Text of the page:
Gwen Stefani’s Politics Aren’t Hard to Figure Out, So Why the Mystery?

Gwen Stefani wearing a high ponytail
Photo by Michael Reynolds-Pool/Getty Images

Is Gwen Stefani a Republican? Well, it’s sort of a funny question to ask someone who was one of the top fundraising bundlers for Barack Obama’s 2012 reelection campaign. Yet speculation about Stefani’s political leanings has intensified over the past few years, especially ever since she started dating country musician Blake Shelton. A chance encounter with the then-Republican Speaker of the House, Paul Ryan, only muddied the waters. According to reports, Stefani and Shelton were dining at a restaurant in Shelton’s native Oklahoma when Ryan happened to walk in (his wife is also a native Oklahoman). Shelton posed for a picture with Ryan, though Stefani, notably, did not. Later, Shelton took to Twitter to clarify that it was a completely coincidental run-in, that he had never met Ryan before, and that he wasn’t political.

Still, some have taken this as proof that Stefani is now a card-carrying member of the GOP. It’s an allegation that has carried so much weight that she was recently asked about it in a cover story for Paper magazine.

"I can see how people would be curious, but I think it's pretty obvious who I am," she says. "I've been around forever."

Stefani then points out that she got into music because she was inspired by Ska, a genre whose early days were intertwined with leftwing politics, that the first song she ever wrote called “Different People” was “about everyone being different and being the same and loving each other,” and that that song made it to one of Obama’s playlists.

This, of course, is not a clear-cut “yes” or “no” answer to the question, but it does seem to be Stefani’s way of saying that her politics have not radically shifted in recent years. In which, case, it’s actually pretty easy to identify her general political leanings, at least in terms of America’s Republican vs Democrat divide.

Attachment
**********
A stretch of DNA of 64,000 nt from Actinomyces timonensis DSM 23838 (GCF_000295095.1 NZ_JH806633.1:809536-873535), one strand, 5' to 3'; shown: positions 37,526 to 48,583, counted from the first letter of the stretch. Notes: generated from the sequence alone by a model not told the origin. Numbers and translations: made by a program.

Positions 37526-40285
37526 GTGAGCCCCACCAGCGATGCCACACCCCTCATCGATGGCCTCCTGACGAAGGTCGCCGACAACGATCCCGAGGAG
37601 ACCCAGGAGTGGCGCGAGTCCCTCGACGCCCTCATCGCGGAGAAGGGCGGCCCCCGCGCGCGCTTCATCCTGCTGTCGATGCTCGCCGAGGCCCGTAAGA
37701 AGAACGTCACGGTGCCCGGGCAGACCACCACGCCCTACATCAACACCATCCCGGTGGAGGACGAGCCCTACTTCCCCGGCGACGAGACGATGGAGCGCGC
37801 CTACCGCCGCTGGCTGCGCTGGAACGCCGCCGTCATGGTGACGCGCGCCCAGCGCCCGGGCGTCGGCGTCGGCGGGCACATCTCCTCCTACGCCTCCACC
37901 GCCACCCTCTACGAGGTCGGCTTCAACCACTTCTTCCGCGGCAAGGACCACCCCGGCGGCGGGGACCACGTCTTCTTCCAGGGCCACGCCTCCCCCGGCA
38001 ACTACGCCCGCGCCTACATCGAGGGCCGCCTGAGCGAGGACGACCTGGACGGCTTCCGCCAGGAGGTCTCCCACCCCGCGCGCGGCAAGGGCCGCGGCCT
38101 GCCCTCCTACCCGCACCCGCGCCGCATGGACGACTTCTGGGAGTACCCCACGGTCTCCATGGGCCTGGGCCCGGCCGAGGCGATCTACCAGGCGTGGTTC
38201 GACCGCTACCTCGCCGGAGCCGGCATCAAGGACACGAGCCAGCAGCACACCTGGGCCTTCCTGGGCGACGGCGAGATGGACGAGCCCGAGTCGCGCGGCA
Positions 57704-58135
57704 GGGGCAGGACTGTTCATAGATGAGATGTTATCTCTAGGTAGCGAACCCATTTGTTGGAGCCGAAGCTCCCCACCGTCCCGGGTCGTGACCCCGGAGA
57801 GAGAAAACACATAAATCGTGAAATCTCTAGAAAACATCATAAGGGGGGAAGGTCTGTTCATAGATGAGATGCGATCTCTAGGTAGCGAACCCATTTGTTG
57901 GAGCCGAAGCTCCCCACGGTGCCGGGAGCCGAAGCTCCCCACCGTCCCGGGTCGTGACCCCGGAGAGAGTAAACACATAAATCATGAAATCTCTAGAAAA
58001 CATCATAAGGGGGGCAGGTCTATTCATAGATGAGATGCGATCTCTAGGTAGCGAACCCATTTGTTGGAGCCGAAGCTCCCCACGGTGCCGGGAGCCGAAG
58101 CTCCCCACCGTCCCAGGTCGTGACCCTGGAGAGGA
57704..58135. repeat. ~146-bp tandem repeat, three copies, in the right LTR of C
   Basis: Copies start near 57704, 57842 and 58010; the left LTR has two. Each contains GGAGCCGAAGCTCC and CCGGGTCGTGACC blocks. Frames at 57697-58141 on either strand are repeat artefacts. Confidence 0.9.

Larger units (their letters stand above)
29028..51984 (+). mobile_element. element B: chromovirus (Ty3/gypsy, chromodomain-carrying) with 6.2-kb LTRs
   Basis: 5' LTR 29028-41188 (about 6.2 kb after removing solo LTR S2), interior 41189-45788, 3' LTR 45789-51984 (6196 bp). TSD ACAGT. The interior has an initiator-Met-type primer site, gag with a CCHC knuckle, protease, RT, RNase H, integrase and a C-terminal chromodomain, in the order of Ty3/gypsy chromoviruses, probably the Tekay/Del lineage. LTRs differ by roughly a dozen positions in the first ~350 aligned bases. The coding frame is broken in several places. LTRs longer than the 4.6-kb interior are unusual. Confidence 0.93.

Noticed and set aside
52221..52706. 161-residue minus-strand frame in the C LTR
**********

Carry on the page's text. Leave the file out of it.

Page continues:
She Was a Top Obama Fundraiser in 2012

According to FEC, Stefani was single handily one of the top bundlers for the Obama campaign back in 2012. She raised at least $500,000 for the effort, though the exact amount is unclear since the FEC only reports those numbers in tiers. Still, that put Stefani in the top tier of all bundlers and put her in the company of more traditional fundraising movers and shakers like Jeffrey Katzenberg and Ted Sarandos. The only other traditional celebs to reach that level were Eva Longoria, and Will Smith and Jada Pinkett Smith’s combined efforts. Though, fashion powerhouses Anna Wintour and Tom Ford were also in the top tier.

The bulk of Stefani’s bundling likely came from a fundraiser she held at her home with Michelle Obama.

Stefani also personally donated the maximum $5,000 to Obama’s campaign and another $1,250 to the DNC, according to Open Secrets. She has made no personal donations to Republicans.

She Maintained Close Relations with the Obamas

When the Obamas held their final state dinner in 2016 to welcome the prime minister of Italy, Stefani was both an invited guest and the evening’s musical entertainment (yes, she brought Shelton along, too). Stefani and her children stopped by the Oval Office to meet with the Obamas before the formal shindig as well. She also still follows Michelle Obama on Instagram, for what that’s worth.

No Doubt Contributed a Song to a 2004 Anti-Bush Compilation